MERGE (d:Day {date:c.date, day:substring(c.date,8,2)})-[:IN_MONTH]->(m)
CREATE (c)-[:ON_DAY]->(d);

Visualising the resulting graph in the Neo4j-Browser looked like this:

git2neo

Here is my adapted Python script.

Of course I couldn’t wait to tell the world:

That involved talking to my friend and colleague Mark Needham. While doing so, I realized that the git log format is actually CSV.
And as Neo4j 2.1 provides this easy LOAD CSV facility which made my life so much easier.

LOAD CSV

Just as a quick recap, here is the LOAD CSV syntax:

 [USING PERIODIC COMMIT [10000]]
LOAD CSV [WITH HEADERS] FROM "http://friends.csv" AS line
MATCH (me:User {name:line.user})
CREATE (me)-[:FRIEND]->(friend:User {name: line.friend})
RETURN COUNT(*);

A while back I also discovered the real secret of LOAD CSV.

It is not just a basic data ingestion mechanism but actually an ETL Power Tool. Why?

  • it combines multiple aspects in a single operation

  • supports loading / ingesting CSV data from an URI

  • direct mapping of input data into complex graph/domain structure

  • data conversion

  • supports complex computations

  • create or merge data, relationships and structure

Generate the CSV File

So let’s utilize that power. And start with the CSV generation which was straightforward, using git help log for the format options.

What

Format

What

Format

sha1

%H

hash

%h

parents

%P

refs

%d

author_email

%ae

author_name

%an

timestamp

%at

date_time

%ai (ISO)

subject

%s

and many more

For generating a CSV, we only needed to provide the header row and then output the fields we wanted separated by commas.

echo sha1,hash,parents,author_email,author_name,refs,subject,timestamp,date_time > ~/DropBox/Public/git.csv

git log --reverse --format='format:"%H","%h","%P","%ae","%an","%d", "%s","%at","%ai"' >> ~/DropBox/Public/git.csv

Here is what it looks like:

sha1,hash,parents,autor_email,author_name,refs,subject,timestamp,date_time
"a9caf3f600c1c63aa8cc40db59bac53cabca2e50","a9caf3f","934cacf9fe6cd0188be642b3e609b529edaad527","github@jexp.de","Michael Hunger"," (HEAD, jexp/in-index, in-index)","Index Support for IN Predicates","1401011766","2014-05-25 11:56:06 +0200"
"934cacf9fe6cd0188be642b3e609b529edaad527","934cacf","b6393fc9d5c065fd42644caad600a9b7ac911ae2","andres@neotechnology.com","Andres Taylor"," (origin/master, master)","Typo","1400784785","2014-05-22 20:53:05 +0200"
"b6393fc9d5c065fd42644caad600a9b7ac911ae2","b6393fc","7765539ff17310f2c736ee7f0a8fc5e05180e262 2d3abe010c36214b71c9bbbcaa9f6063947068de","magnus.vejlstrup@neopersistence.com","magnusvejlstrup","","Merge pull request #2445 from jexp/batch-inserter-done","1400757730","2014-05-22 13:22:10 +0200"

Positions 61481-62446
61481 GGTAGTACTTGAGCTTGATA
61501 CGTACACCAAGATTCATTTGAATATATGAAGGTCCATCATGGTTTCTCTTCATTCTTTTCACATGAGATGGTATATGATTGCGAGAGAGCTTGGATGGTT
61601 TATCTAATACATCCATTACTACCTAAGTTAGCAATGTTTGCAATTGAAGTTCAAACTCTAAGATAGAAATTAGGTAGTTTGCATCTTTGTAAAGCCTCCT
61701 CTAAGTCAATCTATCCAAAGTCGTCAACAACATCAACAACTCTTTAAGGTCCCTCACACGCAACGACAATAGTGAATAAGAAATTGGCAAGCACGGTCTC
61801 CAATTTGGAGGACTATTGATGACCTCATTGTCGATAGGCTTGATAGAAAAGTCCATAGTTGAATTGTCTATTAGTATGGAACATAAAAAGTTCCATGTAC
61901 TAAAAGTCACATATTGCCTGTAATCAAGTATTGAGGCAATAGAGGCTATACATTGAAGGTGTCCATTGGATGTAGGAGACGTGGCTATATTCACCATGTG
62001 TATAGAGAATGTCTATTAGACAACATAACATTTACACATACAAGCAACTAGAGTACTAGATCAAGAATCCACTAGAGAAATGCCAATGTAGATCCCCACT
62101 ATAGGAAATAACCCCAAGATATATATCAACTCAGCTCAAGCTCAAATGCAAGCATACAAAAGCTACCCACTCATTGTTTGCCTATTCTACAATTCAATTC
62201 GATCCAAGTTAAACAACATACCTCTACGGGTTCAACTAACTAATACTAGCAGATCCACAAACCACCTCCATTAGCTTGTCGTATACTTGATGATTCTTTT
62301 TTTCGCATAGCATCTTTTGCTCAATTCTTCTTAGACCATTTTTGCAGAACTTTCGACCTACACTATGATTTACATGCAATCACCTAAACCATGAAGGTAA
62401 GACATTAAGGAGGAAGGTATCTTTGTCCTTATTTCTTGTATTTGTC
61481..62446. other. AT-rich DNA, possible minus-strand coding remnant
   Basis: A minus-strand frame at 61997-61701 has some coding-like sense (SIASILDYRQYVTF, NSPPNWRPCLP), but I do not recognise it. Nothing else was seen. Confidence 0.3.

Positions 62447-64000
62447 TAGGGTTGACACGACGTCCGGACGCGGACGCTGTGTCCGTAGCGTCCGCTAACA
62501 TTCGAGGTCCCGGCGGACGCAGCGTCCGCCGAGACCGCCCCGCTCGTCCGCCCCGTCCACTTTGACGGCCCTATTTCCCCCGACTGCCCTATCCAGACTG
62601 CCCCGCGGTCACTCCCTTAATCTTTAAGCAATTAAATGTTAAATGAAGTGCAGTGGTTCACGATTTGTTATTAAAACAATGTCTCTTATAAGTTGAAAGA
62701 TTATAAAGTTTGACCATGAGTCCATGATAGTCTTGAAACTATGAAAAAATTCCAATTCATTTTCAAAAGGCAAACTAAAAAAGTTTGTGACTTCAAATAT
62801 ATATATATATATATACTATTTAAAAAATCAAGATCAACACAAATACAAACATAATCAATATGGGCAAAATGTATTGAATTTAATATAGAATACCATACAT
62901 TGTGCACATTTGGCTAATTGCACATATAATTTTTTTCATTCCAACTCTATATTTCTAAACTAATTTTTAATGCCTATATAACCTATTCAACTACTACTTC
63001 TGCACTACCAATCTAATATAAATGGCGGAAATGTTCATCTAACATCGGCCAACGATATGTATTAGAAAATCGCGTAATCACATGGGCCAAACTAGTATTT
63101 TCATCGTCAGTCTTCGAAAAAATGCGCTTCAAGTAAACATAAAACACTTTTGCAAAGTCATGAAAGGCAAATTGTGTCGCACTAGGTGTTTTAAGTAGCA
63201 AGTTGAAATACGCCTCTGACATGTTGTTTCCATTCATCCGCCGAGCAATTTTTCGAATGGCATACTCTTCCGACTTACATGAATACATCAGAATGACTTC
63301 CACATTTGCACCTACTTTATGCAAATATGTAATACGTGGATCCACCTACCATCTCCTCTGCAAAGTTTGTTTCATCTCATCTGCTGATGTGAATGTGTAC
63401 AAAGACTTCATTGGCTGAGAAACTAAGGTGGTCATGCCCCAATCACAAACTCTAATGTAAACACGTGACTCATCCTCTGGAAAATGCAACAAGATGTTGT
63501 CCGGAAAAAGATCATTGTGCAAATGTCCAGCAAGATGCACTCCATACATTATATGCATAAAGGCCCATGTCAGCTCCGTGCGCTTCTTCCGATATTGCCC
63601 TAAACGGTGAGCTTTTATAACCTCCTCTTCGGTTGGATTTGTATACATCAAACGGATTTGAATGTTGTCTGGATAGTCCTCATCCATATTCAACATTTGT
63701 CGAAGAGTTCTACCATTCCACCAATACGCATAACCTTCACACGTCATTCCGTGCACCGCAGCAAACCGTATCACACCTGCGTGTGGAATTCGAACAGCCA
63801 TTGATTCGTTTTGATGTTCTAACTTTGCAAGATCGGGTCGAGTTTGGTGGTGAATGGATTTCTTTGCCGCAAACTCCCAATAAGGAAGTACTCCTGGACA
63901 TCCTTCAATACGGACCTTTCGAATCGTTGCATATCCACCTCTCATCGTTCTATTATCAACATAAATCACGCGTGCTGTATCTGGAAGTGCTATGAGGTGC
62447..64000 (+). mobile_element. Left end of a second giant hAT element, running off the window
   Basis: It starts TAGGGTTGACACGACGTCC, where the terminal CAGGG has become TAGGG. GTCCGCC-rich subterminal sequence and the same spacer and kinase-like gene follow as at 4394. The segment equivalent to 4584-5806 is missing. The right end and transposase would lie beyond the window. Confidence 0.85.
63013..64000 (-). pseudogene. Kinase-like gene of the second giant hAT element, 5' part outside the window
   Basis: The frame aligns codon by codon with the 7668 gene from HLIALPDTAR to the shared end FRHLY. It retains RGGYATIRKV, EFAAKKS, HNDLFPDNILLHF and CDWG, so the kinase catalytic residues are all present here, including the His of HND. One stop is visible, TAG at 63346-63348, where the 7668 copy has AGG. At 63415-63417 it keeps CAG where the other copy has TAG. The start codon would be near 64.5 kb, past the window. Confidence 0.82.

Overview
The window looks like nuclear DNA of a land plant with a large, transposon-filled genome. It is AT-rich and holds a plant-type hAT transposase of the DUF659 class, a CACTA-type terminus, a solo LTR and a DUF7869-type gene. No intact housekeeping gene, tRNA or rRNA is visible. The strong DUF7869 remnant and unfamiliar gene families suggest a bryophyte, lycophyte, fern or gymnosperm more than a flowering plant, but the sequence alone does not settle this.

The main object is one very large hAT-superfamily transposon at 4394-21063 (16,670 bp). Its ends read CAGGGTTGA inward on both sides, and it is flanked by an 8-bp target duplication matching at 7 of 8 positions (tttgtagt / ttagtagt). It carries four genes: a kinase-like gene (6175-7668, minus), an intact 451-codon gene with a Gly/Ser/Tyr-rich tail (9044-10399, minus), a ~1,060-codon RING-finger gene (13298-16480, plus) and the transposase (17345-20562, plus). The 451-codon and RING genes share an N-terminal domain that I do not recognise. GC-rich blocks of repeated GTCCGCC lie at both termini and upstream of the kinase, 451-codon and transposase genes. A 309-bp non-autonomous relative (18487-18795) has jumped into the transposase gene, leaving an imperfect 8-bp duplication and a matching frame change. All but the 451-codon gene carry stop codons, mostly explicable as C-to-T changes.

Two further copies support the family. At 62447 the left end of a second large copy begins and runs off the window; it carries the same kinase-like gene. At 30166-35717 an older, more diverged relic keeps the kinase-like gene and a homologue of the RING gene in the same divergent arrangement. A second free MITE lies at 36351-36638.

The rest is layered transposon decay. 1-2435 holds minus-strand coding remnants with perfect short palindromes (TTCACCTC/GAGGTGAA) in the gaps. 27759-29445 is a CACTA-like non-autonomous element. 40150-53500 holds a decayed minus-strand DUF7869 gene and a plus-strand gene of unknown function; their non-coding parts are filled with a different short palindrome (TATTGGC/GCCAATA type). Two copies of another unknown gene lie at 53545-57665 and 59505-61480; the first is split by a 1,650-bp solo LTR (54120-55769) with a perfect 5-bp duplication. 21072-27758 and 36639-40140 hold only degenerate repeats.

"2d3abe010c36214b71c9bbbcaa9f6063947068de","2d3abe0","7765539ff17310f2c736ee7f0a8fc5e05180e262","github@jexp.de","Michael Hunger"," (jexp/batch-inserter-done)","fix bug in batch-insertion, CalculateDenseNodesStep. No call to super to shut down the Executor","1400757147","2014-05-22 13:12:27 +0200"
....

Import with LOAD CSV

First we have to set up some indexes and constraints, some of which make the import faster, others are just convenient for fast lookup performance later.

CREATE CONSTRAINT ON (c:Commit) ASSERT c.sha1 IS UNIQUE;
CREATE INDEX ON :Commit(hash);
CREATE INDEX ON :Commit(date);

CREATE CONSTRAINT ON (u:User) ASSERT u.email IS UNIQUE;
CREATE INDEX ON :User(name);

CREATE CONSTRAINT ON (y:Year) ASSERT y.year IS UNIQUE;

Then the next step is loading the actual CSV data, which I put into a Dropbox public folder for convenience.

We create the commit, connect it to its author and the day it happened on which we merge the path to the time-tree root (year) on the fly.
As the last step, we split out the parent commit list into a collection and link them to the commit.

This should be pretty easy and still readable. You see data ingestion with mapping into a more complex and on-the-fly data conversion in action.

USING PERIODIC COMMIT 1000

LOAD CSV WITH headers FROM "https://dl.dropboxusercontent.com/u/14493611/git.csv" as line

CREATE (c:Commit {sha1: line.sha1, hash:line.hash, subject:line.subject,
    date_time:line.date_time, date:substring(line.date_time,0,10), timestamp:toInt(line.timestamp),
    parents:split(line.parents," "),
    refs:case when size(line.refs) > 0 then split(substring(line.refs,2,length(line.refs)-3),", ") else null end})

MERGE (u:User:Author {email:line.author_email}) ON CREATE SET u.name = line.author_name
CREATE (u)-[:AUTHORED]->(c)

MERGE (y:Year {year:substring(line.date_time,0,4)})
MERGE (m:Month {month:substring(line.date_time,5,2)})-[:IN_YEAR]->(y)
MERGE (d:Day {date:substring(line.date_time,0,10), day:substring(line.date_time,8,2)})-[:IN_MONTH]->(m)
CREATE (c)-[:ON_DAY]->(d)
WITH c,line
WHERE line.parents <> ""
FOREACH (parent_sha1 in split(line.parents," ") |
   MERGE (parent:Commit {sha1 : parent_sha1})
   CREATE (c)-[:PARENT]->(parent));

It is imported really quickly too, in just a few seconds I had my graph loaded and was able to visualize it in the Neo4j browser.

Nodes created: 26068
Relationships created: 77208
Properties set: 174360
Labels added: 26189
37941 ms

git2neo2

Now the fun starts and we can begin asking interesting questions or thinking about how we can extend it.

Some ideas:

  • pull-in more repositories into a gigantic graph to see inferred social interactions and repo dependencies

  • add file information (stats) to link file change frequency to users and times

  • add weekday and time information to find out the most active period for projects

So now go ahead and test LOAD CSV for yourself, just take any dataset and import it into Neo4j. Tell me in the comments how it went and what we can do to make it easier.

Thanks!

Resources